Over 200 people gathered at Uptown park Sunday, Oct. 1 for Miami’s second annual Out of the Darkness Walk, the signature suicide awareness campaign and fundraising event of the American Foundation for Suicide Prevention (AFSP). “The purpose of the walk and the reminder for you today as we put one foot ahead of the other is to remember, consistent with the Code of Love and Honor…that every one of us is the Miami community, that every one of us can make a difference,” said dean of students Mike Curme as he addressed the crowd before the walk. Walkers included people of all ages, some young enough to be pushed in strollers. Some were Miami students, and others members of the Oxford community. Many sported matching t-shirts with their team name. Most of the teams were named after lost children, spouses, parents, siblings and friends. Miami president Gregory Crawford and university ambassador Renate Crawford were also among the participants. The walk marked the end of Suicide Prevention Week 2017 at Miami, which began Monday, Sept. 25. According to the CDC, suicide is the second-leading cause of death for college-age students. AFSP’s goal is to reduce the annual suicide rate by 20 percent by 2025. According to the AFSP website, 44,193 Americans commit suicide each year. Many of those who participated in the 2-mile walk through Uptown and campus see beyond...Read More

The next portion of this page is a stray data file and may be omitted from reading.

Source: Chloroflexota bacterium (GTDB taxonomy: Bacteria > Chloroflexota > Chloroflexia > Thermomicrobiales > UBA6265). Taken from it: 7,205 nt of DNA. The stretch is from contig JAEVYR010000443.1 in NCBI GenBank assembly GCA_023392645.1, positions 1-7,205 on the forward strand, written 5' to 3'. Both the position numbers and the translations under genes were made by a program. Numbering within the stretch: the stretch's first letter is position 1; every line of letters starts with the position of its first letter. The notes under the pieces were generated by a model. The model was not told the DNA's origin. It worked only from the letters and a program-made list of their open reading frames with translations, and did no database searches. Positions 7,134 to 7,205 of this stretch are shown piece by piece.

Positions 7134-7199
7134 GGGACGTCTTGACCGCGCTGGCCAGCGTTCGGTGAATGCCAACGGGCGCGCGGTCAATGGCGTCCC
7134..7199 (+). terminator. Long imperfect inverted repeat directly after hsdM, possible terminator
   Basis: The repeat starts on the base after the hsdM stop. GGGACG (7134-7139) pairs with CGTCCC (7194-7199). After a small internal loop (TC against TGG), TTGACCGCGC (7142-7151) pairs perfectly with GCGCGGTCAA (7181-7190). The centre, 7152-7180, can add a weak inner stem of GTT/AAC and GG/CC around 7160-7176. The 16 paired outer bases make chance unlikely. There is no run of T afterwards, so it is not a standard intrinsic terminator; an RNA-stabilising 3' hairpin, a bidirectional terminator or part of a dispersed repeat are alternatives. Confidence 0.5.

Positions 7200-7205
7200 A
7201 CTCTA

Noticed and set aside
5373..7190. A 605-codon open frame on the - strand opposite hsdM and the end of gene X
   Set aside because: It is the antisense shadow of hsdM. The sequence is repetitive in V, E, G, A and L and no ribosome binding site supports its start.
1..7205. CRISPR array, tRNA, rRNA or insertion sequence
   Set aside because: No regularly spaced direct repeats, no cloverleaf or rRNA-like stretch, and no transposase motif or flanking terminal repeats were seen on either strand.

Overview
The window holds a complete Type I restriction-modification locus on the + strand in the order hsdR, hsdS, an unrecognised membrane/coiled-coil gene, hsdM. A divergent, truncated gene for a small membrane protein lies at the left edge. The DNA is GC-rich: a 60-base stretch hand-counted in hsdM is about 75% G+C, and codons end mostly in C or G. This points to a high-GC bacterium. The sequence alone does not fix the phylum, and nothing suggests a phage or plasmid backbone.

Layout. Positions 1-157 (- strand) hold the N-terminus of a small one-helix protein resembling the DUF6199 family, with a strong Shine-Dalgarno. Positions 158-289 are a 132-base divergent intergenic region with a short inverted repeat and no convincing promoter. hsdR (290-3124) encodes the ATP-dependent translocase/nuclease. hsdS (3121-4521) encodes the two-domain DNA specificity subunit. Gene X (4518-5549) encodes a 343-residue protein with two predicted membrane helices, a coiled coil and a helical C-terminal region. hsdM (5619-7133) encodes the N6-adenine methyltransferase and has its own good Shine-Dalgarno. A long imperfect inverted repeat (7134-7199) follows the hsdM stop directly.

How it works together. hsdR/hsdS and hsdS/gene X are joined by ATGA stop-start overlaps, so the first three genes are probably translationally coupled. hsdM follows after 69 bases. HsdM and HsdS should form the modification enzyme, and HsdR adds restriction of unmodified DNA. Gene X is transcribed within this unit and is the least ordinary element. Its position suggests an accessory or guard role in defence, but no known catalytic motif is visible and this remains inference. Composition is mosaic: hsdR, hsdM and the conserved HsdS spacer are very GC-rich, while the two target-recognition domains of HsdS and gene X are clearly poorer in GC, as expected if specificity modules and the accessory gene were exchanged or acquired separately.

Sep 19, 2017 | News
Fake news. Over the past several months, the buzzword phrase has been scrutinized by politicians, scholars, journalists, television commentators and media consumers alike. Today, from 5 to 6 p.m., King Library and the Rinella Learning Center will be hosting a “Know Your News” workshop designed to provide students with resources and strategies for evaluating news sources in order to distinguish “fake news” from reliable reporting. The session will be held in King Library room 134 (the Advanced Inquiry Space). Participants will discuss journalism, learn how to recognize authentic journalism and practice identifying fake news articles with provided examples. Facilitating the workshop is Nate Floyd, a librarian for Miami’s Media, Journalism and Film department. “Fake news is certainly a problem, but I think what’s even more alarming is the way fake news has been mobilized as this political weapon,” said Floyd. “It seems to me the problem isn’t really fake news. The problem is people just calling any news they disagree with ‘fake.’” Floyd also wants students to recognize the difference between fake news and biased news. “Breitbart is biased, but it’s not fake,” Floyd said. Fake news articles are often posted just for clicks, Floyd explained, which can bring in revenue for the people posting them. “The story doesn’t matter. You click on it, the ads load and that’s the magic moment,” Floyd said. “The ads load, money changes hands.” Floyd...Read More
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